We are continuing our Pigment of the Month series with a rich brown called Sienna. This natural pigment is one that dates back millennia when it was used in some of the first known cave paintings. Sienna is made from clay composed of iron oxide and manganese oxide, two minerals that are common in soil. In fact, Sienna gets its name from the Italian ‘terra di Siena,’ meaning “earth of Siena.” Siena, a small city in the region of Italy known as Tuscany, also used to manufacture the pigment. Other names to which this pigment is referred are terra rossa (red earth) or terra gialla (yellow earth).
Naturally, Sienna (or “Raw Sienna”) is a yellow-brown color due to its high levels of iron oxide. When heated, however, the iron oxide dehydrates and partially converts it into hematite, which gives the pigment a reddish-brown color. This latter pigment is often called “Burnt Sienna.”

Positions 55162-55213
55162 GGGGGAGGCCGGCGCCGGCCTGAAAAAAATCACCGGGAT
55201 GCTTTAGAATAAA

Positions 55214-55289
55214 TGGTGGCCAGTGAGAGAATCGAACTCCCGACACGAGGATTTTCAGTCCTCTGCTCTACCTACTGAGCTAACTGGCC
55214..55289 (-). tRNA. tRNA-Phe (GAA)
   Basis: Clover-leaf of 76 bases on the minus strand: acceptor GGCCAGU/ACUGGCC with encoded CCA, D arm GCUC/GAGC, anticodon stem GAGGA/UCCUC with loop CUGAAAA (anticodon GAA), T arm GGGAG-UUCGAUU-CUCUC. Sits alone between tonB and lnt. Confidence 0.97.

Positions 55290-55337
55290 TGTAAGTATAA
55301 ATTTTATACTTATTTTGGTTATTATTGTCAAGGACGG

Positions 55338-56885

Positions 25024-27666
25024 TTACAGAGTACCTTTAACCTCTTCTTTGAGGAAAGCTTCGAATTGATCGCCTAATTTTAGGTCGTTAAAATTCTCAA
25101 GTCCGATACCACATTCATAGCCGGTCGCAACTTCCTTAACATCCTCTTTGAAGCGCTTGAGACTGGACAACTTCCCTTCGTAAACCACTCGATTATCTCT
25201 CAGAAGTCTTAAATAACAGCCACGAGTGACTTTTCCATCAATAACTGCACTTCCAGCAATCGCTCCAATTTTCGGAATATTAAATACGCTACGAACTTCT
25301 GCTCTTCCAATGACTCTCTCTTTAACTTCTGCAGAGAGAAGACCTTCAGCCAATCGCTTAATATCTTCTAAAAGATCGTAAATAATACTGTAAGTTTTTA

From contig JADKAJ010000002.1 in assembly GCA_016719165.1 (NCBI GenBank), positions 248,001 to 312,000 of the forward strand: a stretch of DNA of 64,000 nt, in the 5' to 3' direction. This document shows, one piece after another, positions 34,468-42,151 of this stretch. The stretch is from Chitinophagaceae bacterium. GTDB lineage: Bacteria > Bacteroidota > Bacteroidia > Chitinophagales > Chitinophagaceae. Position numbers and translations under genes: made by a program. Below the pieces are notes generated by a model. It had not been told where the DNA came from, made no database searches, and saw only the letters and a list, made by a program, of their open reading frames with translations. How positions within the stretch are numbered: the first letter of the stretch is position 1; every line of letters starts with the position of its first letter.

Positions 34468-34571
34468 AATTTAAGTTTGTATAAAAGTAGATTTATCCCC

Sienna was used by the ancient Romans, and gained popularity and large-scale use during the Renaissance, when it became one of the most widely used brown pigments from the 16th to the 19th century. It was during the Renaissance that the Italians experimented to create richer hues of the pigment.
Some notable works containing Sienna include “Madonna” by Edvard Munch (1894), “La Grande Jatte” by Georges Seurat (1884-86), and many of Rembrandt’s famously brown-dominated canvases.
By 1940, most of the traditional sources of the pigment in Italy had been exhausted, and though pigments like Sienna were found in Sicily, Germany, and France, the color is not as pure in hue and texture. Nowadays the natural sources are depleted, and the pigment is created synthetically.